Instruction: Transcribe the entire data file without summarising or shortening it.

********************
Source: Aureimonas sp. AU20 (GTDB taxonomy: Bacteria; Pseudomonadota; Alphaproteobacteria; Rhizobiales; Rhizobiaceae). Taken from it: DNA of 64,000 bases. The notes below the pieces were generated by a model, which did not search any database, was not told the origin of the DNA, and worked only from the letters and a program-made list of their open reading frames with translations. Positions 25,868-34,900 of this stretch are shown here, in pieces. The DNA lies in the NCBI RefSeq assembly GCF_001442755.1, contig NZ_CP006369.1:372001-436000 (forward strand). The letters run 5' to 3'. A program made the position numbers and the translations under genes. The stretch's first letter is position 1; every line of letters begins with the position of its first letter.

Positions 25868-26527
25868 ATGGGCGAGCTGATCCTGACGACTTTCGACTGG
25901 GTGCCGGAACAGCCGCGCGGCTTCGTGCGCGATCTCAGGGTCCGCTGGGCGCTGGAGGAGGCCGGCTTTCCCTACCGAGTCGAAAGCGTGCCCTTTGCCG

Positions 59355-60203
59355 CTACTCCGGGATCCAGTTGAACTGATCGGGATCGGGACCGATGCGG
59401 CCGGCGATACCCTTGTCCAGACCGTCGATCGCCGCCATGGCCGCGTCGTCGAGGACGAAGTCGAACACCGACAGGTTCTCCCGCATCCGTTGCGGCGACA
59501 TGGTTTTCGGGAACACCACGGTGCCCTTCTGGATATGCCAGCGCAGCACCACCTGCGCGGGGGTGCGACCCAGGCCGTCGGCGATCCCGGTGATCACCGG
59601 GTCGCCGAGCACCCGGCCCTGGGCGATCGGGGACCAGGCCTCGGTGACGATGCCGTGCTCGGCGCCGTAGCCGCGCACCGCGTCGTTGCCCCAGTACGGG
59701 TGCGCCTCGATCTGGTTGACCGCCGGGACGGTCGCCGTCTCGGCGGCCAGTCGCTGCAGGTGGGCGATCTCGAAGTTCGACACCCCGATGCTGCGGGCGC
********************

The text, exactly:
Source: Aureimonas sp. AU20 (GTDB taxonomy: Bacteria; Pseudomonadota; Alphaproteobacteria; Rhizobiales; Rhizobiaceae). Taken from it: DNA of 64,000 bases. The notes below the pieces were generated by a model, which did not search any database, was not told the origin of the DNA, and worked only from the letters and a program-made list of their open reading frames with translations. Positions 25,868-34,900 of this stretch are shown here, in pieces. The DNA lies in the NCBI RefSeq assembly GCF_001442755.1, contig NZ_CP006369.1:372001-436000 (forward strand). The letters run 5' to 3'. A program made the position numbers and the translations under genes. The stretch's first letter is position 1; every line of letters begins with the position of its first letter.

Positions 25868-26527
25868 ATGGGCGAGCTGATCCTGACGACTTTCGACTGG
25901 GTGCCGGAACAGCCGCGCGGCTTCGTGCGCGATCTCAGGGTCCGCTGGGCGCTGGAGGAGGCCGGCTTTCCCTACCGAGTCGAAAGCGTGCCCTTTGCCG

Positions 59355-60203
59355 CTACTCCGGGATCCAGTTGAACTGATCGGGATCGGGACCGATGCGG
59401 CCGGCGATACCCTTGTCCAGACCGTCGATCGCCGCCATGGCCGCGTCGTCGAGGACGAAGTCGAACACCGACAGGTTCTCCCGCATCCGTTGCGGCGACA
59501 TGGTTTTCGGGAACACCACGGTGCCCTTCTGGATATGCCAGCGCAGCACCACCTGCGCGGGGGTGCGACCCAGGCCGTCGGCGATCCCGGTGATCACCGG
59601 GTCGCCGAGCACCCGGCCCTGGGCGATCGGGGACCAGGCCTCGGTGACGATGCCGTGCTCGGCGCCGTAGCCGCGCACCGCGTCGTTGCCCCAGTACGGG
59701 TGCGCCTCGATCTGGTTGACCGCCGGGACGGTCGCCGTCTCGGCGGCCAGTCGCTGCAGGTGGGCGATCTCGAAGTTCGACACCCCGATGCTGCGGGCGC